Fine revenue could bolster rural policing, says SARM president

Ray Orb told CBC Radio's The Afternoon Edition fine revenue, which goes to the province but not rural municipalities, could help bolster policing in rural areas on Tuesday.

People living in RMs pay $43 to $70 a year; residents in Regina and Saskatoon pay about $380 a year

Fine revenue is not spread out over the province's rural municipalities and could help bolster policing in those areas, Orb said. (Betsy Trumpener/CBC)

The president of the Saskatchewan Association of Rural Municipalities says the organization is open to speaking with its members about paying more for policing in rural areas.

Rural land owners are getting more and more frustrated with slow reaction times from police. When calls are made, police can sometimes take up to an hour or more to respond and make their way out to a scene. 

"When you're living out in a rural area, naturally you're a long ways from a detachment," Orb told CBC Radio's The Afternoon Edition. "In some cases, it might be hours before someone gets there from the RCMP and that's understandable." 

There are lots of fines that are being handed out, but right now those fines go to the province.- SARM President Ray Orb

Right now, residents of rural municipalities pay between $43 and $70 per year for policing costs. By comparison, residents in Saskatoon and Regina will pay more than $380 per year.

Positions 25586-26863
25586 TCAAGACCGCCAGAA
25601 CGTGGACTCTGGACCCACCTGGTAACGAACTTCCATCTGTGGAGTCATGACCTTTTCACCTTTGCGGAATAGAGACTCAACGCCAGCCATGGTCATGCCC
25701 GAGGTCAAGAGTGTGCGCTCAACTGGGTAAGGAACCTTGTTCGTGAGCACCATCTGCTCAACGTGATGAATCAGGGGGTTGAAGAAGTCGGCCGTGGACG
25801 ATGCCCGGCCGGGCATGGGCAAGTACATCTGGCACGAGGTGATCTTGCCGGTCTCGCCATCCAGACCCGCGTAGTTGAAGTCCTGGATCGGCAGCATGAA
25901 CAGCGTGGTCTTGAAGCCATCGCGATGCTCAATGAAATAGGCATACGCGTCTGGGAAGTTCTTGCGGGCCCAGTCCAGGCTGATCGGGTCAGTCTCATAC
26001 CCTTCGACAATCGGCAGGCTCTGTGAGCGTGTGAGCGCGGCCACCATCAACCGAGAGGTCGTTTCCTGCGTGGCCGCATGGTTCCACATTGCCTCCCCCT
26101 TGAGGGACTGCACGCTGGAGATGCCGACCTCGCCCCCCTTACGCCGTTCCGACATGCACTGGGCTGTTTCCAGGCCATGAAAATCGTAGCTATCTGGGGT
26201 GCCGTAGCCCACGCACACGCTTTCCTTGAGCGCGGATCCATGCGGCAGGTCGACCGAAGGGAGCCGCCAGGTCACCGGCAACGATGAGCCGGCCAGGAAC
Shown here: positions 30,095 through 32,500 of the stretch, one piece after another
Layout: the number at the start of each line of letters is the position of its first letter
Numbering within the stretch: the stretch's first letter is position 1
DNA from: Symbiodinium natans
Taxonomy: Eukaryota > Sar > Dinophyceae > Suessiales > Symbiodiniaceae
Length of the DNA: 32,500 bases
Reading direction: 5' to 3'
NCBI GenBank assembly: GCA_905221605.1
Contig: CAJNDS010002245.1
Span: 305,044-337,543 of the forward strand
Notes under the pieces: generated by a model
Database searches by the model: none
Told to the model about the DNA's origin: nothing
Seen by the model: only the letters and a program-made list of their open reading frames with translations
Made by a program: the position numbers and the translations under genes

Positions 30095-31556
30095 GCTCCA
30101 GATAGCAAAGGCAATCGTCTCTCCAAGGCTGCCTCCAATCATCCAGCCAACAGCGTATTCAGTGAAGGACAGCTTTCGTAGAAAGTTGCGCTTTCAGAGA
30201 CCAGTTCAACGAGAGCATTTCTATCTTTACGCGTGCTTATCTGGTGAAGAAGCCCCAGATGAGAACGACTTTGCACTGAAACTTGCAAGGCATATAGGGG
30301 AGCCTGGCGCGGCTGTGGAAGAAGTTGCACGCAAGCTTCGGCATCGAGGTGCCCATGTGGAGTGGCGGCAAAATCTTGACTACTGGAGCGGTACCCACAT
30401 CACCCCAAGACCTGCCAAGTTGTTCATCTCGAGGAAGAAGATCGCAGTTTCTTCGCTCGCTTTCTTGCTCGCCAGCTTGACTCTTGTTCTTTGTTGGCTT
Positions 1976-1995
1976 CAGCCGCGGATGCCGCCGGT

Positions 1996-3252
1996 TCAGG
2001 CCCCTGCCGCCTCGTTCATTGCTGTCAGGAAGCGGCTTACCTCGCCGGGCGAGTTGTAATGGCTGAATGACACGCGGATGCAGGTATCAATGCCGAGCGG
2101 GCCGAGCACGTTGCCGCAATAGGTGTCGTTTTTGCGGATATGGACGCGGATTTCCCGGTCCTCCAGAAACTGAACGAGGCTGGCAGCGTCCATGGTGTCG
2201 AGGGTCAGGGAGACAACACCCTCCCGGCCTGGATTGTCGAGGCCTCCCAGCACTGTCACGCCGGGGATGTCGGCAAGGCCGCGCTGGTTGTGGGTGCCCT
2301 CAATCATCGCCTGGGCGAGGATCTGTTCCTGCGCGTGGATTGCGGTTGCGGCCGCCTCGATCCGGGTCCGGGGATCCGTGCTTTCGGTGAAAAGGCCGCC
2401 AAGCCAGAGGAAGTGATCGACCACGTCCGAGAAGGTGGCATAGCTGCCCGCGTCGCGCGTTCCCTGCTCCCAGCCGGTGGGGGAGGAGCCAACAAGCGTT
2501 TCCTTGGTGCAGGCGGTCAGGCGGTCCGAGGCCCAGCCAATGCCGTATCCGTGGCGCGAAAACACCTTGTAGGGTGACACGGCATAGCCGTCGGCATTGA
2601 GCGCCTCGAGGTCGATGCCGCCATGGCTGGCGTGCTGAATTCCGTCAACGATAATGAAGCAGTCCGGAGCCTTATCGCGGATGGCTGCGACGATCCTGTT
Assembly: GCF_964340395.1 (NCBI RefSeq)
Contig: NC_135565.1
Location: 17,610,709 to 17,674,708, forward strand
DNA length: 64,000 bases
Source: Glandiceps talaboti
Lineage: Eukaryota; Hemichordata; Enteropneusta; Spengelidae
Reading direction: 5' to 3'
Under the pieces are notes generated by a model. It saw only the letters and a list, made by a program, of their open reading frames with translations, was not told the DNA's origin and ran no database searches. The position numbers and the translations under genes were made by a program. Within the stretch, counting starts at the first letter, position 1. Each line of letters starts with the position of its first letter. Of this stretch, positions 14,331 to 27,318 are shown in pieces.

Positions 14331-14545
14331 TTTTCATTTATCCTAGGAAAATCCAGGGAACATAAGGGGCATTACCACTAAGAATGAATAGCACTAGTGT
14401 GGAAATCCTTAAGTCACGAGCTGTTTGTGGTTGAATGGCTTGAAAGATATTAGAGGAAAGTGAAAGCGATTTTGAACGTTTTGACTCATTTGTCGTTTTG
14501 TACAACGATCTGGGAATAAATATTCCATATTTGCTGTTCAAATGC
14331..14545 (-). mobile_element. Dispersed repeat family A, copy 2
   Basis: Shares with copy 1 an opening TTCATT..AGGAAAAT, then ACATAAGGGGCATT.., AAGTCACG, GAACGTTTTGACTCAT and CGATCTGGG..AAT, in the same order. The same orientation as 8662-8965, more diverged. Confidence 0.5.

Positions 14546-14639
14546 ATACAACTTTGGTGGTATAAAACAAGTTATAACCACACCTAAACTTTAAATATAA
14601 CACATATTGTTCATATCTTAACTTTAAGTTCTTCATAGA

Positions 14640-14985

However, Orb noted rural areas do not receive fine revenue on the same level as towns and cities. If the RMs were to receive some fine revenue, Orb thinks it would mostly be in the form of traffic infractions. 

"There are lots of fines that are being handed out, but right now those fines go to the province. They don't go to the RMs," Orb said.

He admitted the number was a moving figure varying by year.

"It would make a difference if RMs would receive some of that money."

Residents of rural Saskatchewan say they feel a proactive measure is needed in the situations when the police cannot arrive in time, such as self-defence. 

The resolution to lobby for more expanded self-defence laws was denounced by provincial justice minister Gordon Wyant last week. (Kathy Fitzpatrick/CBC)

Controversial resolution

Earlier this month, SARM delegates voted in favour of a resolution which aimed to lobby the federal government to expand self-defence laws in the province.

Saskatchewan Justice Minister Gordon Wyant promptly denounced the resolution, saying the consequences and implications would sway Saskatchewanians to the side of caution. 

"I don't think that's something we support in this country," Wyant said last week. 

Rural resident Gordon Kruger says if someone is aiming to defend their home from a break-in in progress, they're in a worse situation than the bandit.

"You can't defend your own property because you're the one that's going to be liable [for prosecution]," he told CBC.

Kruger lives in the R.M. of Glen McPherson. For Richard Crashley, a resident of the R.M. of Big River, he says police won't go out to rural areas to remove potential problematic individuals from parcels of land and properties.

"If I pull my truck up on your lawn in the city ... You're going to phone the cops and the cops are going to come and remove me," Crashley said.

"They won't do it out there so we have to do it ourselves."

With files from CBC Radio's The Afternoon Edition